If we didn’t feel, we wouldn’t know anything—not when to eat or stop eating, sleep or rise, or even find shelter from the cold. We would have no basis for accepting or rejecting others. Mothers would never love their children, not only for lack of the ability to feel love, but because there would be no children, if not for the desire for sex. Nor would any man ever have a reason to place his life on the line, or to kill, on behalf of others. The beauty of Nature would be as nothing, to us. Without feelings, we would have no will to live, not only because that, too, is a feeling, but because we would be no more aware of our existence than a robot—no matter how intelligent we might be, or how advanced our sensory systems. Everything we know about life comes to us through feelings—including the realization that we exist. Even our desire to learn is inspired by feelings.

In short, feelings make us living things. They are the source of every expression of animate life. Feelings are so central to life that we experience pain every time society’s moral or legal obligations force us to behave in ways that deny how we really feel. Despite the pain, it never occurs to us that to deny how we feel in any given moment is to deny life. We are blind to it, because we accept as a given the society in which we grew up, never wondering where all the myths and competing belief systems invented by human societies down through the ages came from—or why. We have no way of knowing that their only contribution is to numb us to the pain of denying the feelings that are constantly welling up from our souls.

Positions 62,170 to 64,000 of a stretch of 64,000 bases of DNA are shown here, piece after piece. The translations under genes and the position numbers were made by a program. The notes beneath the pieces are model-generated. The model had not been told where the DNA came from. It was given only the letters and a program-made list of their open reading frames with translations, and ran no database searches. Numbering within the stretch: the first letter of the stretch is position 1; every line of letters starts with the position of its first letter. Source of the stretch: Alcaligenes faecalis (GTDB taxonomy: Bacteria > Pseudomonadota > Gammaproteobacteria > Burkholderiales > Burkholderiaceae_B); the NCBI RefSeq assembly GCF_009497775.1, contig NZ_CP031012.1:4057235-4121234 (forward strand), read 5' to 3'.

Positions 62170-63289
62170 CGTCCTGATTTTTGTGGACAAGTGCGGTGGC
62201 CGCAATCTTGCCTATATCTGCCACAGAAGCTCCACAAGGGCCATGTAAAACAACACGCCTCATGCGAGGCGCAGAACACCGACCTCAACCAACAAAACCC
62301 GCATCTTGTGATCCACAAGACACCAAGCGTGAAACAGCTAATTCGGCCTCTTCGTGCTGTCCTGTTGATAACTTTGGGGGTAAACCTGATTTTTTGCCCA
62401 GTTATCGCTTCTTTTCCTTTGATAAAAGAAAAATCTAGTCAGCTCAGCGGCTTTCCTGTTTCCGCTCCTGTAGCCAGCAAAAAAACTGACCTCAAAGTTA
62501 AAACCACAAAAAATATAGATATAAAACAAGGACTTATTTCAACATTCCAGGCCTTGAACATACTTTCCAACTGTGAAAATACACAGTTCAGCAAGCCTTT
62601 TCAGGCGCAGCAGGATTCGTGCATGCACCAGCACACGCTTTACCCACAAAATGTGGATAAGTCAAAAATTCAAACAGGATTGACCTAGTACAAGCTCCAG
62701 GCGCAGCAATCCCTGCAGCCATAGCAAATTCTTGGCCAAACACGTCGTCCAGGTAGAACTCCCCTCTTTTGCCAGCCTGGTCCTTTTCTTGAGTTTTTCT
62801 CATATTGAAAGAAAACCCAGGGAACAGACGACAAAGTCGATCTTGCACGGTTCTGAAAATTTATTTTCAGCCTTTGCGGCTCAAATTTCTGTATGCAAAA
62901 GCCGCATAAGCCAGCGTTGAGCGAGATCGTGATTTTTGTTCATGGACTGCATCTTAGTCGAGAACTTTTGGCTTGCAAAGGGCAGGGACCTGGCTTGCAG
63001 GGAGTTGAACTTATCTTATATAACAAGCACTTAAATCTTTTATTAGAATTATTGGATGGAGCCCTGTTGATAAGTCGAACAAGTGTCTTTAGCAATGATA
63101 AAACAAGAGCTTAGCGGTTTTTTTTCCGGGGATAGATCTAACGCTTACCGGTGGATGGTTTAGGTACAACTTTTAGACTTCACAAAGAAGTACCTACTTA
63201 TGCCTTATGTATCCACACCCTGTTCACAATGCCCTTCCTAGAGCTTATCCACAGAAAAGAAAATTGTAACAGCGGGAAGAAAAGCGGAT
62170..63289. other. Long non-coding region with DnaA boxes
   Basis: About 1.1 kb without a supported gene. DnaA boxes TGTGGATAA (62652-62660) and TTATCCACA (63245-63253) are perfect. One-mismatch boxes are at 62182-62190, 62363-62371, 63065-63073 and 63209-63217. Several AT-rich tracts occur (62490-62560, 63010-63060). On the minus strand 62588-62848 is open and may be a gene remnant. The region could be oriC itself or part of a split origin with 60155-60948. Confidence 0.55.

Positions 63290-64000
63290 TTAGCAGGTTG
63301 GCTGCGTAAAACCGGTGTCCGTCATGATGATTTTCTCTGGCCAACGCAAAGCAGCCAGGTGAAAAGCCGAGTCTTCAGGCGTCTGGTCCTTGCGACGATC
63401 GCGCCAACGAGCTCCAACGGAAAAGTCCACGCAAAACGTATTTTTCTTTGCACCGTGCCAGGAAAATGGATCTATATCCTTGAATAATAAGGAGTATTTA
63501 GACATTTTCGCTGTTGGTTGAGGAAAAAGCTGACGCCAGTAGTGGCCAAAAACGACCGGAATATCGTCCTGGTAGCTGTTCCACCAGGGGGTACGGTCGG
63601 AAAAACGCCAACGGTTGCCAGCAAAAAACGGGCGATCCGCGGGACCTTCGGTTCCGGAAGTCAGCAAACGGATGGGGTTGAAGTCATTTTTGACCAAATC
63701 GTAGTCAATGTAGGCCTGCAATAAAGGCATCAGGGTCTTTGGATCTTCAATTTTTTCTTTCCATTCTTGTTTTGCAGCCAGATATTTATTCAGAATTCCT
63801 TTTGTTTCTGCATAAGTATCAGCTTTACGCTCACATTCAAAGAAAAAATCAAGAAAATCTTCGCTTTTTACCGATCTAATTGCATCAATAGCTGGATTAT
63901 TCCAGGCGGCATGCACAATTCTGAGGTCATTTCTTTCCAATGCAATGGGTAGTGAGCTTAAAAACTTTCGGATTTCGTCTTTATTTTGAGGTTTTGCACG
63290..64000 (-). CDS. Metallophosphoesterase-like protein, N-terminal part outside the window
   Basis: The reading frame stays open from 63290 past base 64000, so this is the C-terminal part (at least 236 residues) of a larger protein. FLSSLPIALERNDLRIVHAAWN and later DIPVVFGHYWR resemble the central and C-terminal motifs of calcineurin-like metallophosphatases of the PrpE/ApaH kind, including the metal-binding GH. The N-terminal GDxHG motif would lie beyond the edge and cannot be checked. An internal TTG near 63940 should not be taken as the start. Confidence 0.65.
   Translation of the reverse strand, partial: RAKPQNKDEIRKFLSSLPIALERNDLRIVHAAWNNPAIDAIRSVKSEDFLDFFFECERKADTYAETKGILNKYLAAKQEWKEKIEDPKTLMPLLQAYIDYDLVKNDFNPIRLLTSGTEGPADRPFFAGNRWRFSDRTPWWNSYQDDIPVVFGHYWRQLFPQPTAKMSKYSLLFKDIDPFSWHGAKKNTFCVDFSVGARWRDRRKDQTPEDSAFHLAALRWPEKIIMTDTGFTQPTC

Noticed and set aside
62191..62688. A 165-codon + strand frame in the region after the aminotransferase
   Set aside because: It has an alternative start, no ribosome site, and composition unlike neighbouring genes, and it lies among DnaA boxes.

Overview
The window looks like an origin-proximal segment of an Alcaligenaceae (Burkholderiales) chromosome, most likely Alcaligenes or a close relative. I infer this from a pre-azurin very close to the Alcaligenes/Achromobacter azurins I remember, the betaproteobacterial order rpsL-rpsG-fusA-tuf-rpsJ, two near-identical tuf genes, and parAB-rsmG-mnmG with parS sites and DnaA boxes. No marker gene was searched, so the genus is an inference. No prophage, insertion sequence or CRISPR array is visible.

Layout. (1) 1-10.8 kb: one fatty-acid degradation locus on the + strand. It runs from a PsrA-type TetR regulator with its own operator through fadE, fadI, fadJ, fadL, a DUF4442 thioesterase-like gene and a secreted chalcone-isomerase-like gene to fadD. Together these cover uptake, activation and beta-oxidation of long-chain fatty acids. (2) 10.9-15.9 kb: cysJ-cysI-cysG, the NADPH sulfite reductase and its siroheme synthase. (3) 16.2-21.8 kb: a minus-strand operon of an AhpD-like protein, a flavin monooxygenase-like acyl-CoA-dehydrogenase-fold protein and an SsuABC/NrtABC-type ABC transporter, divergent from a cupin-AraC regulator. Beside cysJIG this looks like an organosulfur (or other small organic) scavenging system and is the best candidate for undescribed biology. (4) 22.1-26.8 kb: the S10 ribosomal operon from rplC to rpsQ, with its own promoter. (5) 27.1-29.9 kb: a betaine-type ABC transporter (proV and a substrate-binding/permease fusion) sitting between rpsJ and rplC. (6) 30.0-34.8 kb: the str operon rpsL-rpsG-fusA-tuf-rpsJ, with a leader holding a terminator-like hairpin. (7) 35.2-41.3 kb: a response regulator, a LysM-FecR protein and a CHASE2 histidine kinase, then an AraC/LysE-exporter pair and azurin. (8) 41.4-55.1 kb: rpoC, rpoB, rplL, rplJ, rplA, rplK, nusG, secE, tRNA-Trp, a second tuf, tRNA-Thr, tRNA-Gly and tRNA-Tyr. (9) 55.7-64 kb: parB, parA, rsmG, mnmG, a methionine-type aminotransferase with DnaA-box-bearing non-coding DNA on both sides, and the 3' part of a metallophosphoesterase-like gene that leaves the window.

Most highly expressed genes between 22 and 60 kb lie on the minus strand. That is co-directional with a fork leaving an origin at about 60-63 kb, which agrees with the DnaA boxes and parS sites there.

***

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The Elephant in the Room

Humanity is blind to the failures of civilization. Though we suffer emotionally from the shortcomings in our way of life, we work hard to ignore our pain, assuming our suffering is our own fault. If we could observe civilization from the outside, we might see these failings and be able to free ourselves from all the mistaken beliefs that hold modern society together, and relieve the pain. Humans instinctively prefer living in the moment, over role playing. So why do we spend most of our time living for the future? It’s because civilization is based on the belief that humans must control the future. You can’t live in the moment, and do that. Essentially, human civilization has trapped us in a false paradigm, imprisoning us in the roles we must play to fit into civilization that believes only in the future. Humanity embraced ownership and the future thousands of years ago. In doing so, we banished ourselves from our natural state of happiness and balance with Nature that all people once took for granted. Living, as we do, as part of the complex system known as civilization, we cannot be true to the selves we evolved to be. We’re being true, instead, to the institutions that grant us the right to own property. Being true to ourselves was once the organizing principle among humans. Now, ownership and the role-playing it requires define our lives, within the context of institutionalized civilization—causing perpetual emotional pain. A key element of civilization is the nuclear family, which is based on the tradition of men owning women. It is in the family where the role playing civilization requires is the most onerous to our spirits. That is why nearly half of American adults now live alone, why marriages are often unhappy, why divorce and spousal abuse are so rampant, and why ever more children are in need of foster care. This is but one example of the suffering mankind continues to endure, never knowing why. The solution begins with acknowledging the elephant in the room—the failure of the nuclear family and the many other institutions on which civilization stands. This will not be the end, but the beginning of our return to the natural way of life through which humanity once thrived.

  • Author: Chet Shupe
  • Published: 2016-09-08 17:05:09
  • Words: 5635
The Elephant in the Room The Elephant in the Room